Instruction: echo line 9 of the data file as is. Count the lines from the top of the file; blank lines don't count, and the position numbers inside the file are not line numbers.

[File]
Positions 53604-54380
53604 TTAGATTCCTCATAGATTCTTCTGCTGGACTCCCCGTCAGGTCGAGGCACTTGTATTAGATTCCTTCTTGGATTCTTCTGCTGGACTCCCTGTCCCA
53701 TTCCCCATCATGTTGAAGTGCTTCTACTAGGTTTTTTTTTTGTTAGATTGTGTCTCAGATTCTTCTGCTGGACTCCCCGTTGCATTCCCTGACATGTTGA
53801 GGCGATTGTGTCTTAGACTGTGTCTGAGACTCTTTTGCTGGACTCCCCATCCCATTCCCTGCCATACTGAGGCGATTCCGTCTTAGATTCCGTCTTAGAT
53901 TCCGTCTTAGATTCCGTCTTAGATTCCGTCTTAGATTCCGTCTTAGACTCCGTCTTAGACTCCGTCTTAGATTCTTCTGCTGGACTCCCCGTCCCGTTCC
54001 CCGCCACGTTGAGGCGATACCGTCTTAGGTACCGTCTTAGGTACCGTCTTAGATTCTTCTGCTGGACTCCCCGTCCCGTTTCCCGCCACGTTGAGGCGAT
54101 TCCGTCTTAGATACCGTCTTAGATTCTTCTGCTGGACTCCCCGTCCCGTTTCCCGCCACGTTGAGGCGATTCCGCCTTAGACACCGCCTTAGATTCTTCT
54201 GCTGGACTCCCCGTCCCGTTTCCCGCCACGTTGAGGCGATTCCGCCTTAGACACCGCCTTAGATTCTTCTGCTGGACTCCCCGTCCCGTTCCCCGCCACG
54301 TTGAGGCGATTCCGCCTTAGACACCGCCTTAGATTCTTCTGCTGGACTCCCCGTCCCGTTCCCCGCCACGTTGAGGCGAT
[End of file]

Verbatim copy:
54301 TTGAGGCGATTCCGCCTTAGACACCGCCTTAGATTCTTCTGCTGGACTCCCCGTCCCGTTCCCCGCCACGTTGAGGCGAT